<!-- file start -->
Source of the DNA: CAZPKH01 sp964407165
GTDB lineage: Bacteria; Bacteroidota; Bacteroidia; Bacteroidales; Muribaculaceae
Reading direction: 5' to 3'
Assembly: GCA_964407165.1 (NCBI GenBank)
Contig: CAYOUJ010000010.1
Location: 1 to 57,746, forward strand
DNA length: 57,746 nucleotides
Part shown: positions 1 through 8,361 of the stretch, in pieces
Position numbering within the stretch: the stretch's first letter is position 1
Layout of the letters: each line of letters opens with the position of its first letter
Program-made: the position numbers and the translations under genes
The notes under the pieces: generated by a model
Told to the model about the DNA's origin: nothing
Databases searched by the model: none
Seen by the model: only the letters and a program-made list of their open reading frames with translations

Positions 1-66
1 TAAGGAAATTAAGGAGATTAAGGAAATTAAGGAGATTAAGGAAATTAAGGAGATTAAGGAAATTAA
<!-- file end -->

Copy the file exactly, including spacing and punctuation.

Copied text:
Source of the DNA: CAZPKH01 sp964407165
GTDB lineage: Bacteria; Bacteroidota; Bacteroidia; Bacteroidales; Muribaculaceae
Reading direction: 5' to 3'
Assembly: GCA_964407165.1 (NCBI GenBank)
Contig: CAYOUJ010000010.1
Location: 1 to 57,746, forward strand
DNA length: 57,746 nucleotides
Part shown: positions 1 through 8,361 of the stretch, in pieces
Position numbering within the stretch: the stretch's first letter is position 1
Layout of the letters: each line of letters opens with the position of its first letter
Program-made: the position numbers and the translations under genes
The notes under the pieces: generated by a model
Told to the model about the DNA's origin: nothing
Databases searched by the model: none
Seen by the model: only the letters and a program-made list of their open reading frames with translations

Positions 1-66
1 TAAGGAAATTAAGGAGATTAAGGAAATTAAGGAGATTAAGGAAATTAAGGAGATTAAGGAAATTAA